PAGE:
A debut article by Matthew Soper
Hot off the press Beat Writer, Matthew Soper, joined our team with the desire to document a historical look at each team that is, and has been in the SFL over the years. His debut piece takes a look at the fortunes of journeyman owner, Ronnie Nickens, from his Season 1 ownership of the Dallas Stars (not the NHL franchise) through to his Season 9 stint with the Cleveland Stallions. That’s enough from me, so every word you read from here on was penned by one of our new breed. Take it away Matthew!
The early years of the SFL were rough but rewarding for Ronnie Nickens. The team that finally ended in Cleveland are considered the SFL’s answer to the USFL Breakers. The team, owned by Ronnie Nickens, would spend the first three seasons in Dallas, calling themselves the Stars. While the first two seasons were troublesome at best, the third and final season in Dallas was their worst. They lost every game, including a heartbreaking loss to the San Francisco Bulldogs in the final week of the season.
After the season was over, Ronnie saw the writing was up on the wall. Because Dallas was home to the Cowboys and the Stars of the NHL, which made it hard to compete in a market stacked with established teams from other leagues. Combined with poor performances during all 3 seasons, the franchise was forced to leave the Lone Star State and move to Cleveland.
In Cleveland for the first time, he called the team the Vipers. With a new identity and stadium, Cleveland would serve as a good home. However, fans in Cleveland wouldn’t be impressed by the new team. Cleveland, like Dallas beforehand, is home to the Browns and fans had a hard time looking forward to the team. This lack of fan support and poor performances gave the team a last place finish in Season 4.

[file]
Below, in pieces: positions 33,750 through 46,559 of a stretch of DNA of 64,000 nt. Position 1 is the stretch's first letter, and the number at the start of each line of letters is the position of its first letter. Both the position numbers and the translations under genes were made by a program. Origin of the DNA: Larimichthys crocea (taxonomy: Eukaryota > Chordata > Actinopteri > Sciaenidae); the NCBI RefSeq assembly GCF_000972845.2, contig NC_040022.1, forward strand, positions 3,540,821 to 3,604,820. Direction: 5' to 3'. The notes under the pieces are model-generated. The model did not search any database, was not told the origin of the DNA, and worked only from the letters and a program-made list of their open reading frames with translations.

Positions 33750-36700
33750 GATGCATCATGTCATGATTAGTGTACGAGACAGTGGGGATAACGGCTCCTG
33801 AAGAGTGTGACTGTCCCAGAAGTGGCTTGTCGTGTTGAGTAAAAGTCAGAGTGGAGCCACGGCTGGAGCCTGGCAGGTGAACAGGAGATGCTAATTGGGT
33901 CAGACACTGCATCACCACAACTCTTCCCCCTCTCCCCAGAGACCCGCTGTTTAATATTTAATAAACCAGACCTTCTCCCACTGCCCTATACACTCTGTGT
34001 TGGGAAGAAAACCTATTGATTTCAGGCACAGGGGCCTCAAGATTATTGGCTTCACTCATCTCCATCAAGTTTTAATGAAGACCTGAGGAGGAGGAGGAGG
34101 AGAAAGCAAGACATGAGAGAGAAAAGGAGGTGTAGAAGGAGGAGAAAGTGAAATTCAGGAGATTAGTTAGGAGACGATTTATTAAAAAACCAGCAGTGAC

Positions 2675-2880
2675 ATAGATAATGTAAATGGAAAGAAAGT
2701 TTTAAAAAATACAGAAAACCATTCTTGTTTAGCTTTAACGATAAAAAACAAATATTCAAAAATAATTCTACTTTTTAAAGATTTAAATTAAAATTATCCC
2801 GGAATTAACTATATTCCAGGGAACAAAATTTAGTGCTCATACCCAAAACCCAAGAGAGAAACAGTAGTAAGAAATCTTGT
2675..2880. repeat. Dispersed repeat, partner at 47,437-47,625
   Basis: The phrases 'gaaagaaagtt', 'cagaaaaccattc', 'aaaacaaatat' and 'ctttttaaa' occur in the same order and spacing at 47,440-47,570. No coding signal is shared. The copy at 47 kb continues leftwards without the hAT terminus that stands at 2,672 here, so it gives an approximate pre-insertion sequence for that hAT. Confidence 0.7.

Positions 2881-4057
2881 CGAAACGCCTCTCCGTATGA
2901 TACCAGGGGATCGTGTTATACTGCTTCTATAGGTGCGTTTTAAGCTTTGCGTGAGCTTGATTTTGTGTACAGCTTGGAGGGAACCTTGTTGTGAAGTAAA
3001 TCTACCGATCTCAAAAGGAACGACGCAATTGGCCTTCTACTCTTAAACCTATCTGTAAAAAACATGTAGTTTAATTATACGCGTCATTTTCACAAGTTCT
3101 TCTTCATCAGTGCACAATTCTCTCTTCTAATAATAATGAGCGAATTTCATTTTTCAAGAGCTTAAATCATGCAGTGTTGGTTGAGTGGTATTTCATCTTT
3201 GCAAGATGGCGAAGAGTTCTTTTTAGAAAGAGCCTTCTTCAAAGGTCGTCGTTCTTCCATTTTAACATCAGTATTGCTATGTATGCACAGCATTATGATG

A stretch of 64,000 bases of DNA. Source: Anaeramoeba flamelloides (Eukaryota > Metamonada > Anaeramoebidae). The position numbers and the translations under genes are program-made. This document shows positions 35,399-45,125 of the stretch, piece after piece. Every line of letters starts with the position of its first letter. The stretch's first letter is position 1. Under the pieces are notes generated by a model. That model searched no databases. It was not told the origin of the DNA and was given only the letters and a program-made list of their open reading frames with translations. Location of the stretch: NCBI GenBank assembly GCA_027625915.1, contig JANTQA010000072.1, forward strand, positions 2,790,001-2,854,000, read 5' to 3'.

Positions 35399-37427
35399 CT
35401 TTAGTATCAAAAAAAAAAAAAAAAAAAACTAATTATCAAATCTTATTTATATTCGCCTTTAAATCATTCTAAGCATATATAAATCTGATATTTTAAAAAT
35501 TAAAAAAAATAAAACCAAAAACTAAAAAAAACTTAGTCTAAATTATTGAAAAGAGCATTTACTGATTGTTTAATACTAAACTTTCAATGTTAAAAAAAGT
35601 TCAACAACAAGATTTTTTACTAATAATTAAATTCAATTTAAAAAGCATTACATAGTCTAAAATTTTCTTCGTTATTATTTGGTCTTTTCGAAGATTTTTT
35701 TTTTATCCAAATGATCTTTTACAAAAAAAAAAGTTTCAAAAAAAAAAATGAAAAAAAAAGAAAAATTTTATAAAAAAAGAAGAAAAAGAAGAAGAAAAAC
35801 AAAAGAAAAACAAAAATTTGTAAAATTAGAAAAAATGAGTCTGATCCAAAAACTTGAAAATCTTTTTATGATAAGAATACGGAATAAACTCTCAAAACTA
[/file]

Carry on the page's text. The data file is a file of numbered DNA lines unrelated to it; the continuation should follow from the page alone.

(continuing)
After season 7, it became clear that a move was needed for the Vipers. After the season, the Vipers upped sticks again and moved to the Sin City to become the Las Vegas Gamblers. This move would be a one and done deal as the Gamblers would fail to find a lomg term home after the first year and the franchise retreated back to Cleveland.
Back in Cleveland, Ronnie decided to rename the franchise for a third time, this time rolling with the Cleveland Stallions, hoping to get the crowd and fans to support the team. However, the team ultimately failed, and after the season ended, Ronnie Nickens would dissolve his team. Despite his best efforts, Nickens would only reach the promised land of the playoffs once, never making it to the Championship Game. Whilst not leaving a legacy of success, Nickens left an imprint of entertainment on the league, with his teams never failing to get pulses racing.
Make sure to keep a watchful eye for more journeys through time, led by Matthew Soper.